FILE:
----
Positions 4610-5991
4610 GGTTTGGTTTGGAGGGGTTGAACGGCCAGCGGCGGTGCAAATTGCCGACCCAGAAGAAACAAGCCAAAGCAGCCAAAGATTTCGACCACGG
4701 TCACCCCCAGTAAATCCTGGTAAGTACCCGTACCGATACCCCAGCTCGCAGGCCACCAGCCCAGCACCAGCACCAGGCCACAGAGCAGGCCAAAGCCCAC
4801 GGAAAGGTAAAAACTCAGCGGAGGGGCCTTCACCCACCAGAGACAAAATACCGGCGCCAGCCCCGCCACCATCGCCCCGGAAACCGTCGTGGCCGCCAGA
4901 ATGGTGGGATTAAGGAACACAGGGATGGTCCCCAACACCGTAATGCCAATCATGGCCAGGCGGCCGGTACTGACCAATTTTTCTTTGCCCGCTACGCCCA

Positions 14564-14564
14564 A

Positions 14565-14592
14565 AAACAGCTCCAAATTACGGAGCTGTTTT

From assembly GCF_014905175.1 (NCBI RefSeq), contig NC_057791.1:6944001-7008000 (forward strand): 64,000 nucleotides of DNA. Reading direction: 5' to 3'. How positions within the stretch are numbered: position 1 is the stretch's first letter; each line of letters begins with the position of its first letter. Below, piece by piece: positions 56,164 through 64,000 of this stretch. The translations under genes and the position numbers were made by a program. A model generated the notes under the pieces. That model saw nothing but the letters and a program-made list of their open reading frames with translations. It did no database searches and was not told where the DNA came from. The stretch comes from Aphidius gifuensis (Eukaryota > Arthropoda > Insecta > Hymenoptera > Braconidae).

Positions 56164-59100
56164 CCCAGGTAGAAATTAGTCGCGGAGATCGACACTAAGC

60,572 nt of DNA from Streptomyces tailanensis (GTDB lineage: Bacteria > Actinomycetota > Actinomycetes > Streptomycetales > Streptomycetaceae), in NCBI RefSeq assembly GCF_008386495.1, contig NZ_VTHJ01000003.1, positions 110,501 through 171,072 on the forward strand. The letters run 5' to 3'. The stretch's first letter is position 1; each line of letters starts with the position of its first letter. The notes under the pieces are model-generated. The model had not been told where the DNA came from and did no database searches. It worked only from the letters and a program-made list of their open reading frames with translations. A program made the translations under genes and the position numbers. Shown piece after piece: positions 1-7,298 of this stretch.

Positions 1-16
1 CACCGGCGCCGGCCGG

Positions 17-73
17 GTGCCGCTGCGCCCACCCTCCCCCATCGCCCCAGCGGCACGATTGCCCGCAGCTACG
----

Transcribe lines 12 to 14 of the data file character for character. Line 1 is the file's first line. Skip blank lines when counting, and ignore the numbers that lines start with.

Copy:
56164 CCCAGGTAGAAATTAGTCGCGGAGATCGACACTAAGC

60,572 nt of DNA from Streptomyces tailanensis (GTDB lineage: Bacteria > Actinomycetota > Actinomycetes > Streptomycetales > Streptomycetaceae), in NCBI RefSeq assembly GCF_008386495.1, contig NZ_VTHJ01000003.1, positions 110,501 through 171,072 on the forward strand. The letters run 5' to 3'. The stretch's first letter is position 1; each line of letters starts with the position of its first letter. The notes under the pieces are model-generated. The model had not been told where the DNA came from and did no database searches. It worked only from the letters and a program-made list of their open reading frames with translations. A program made the translations under genes and the position numbers. Shown piece after piece: positions 1-7,298 of this stretch.

Positions 1-16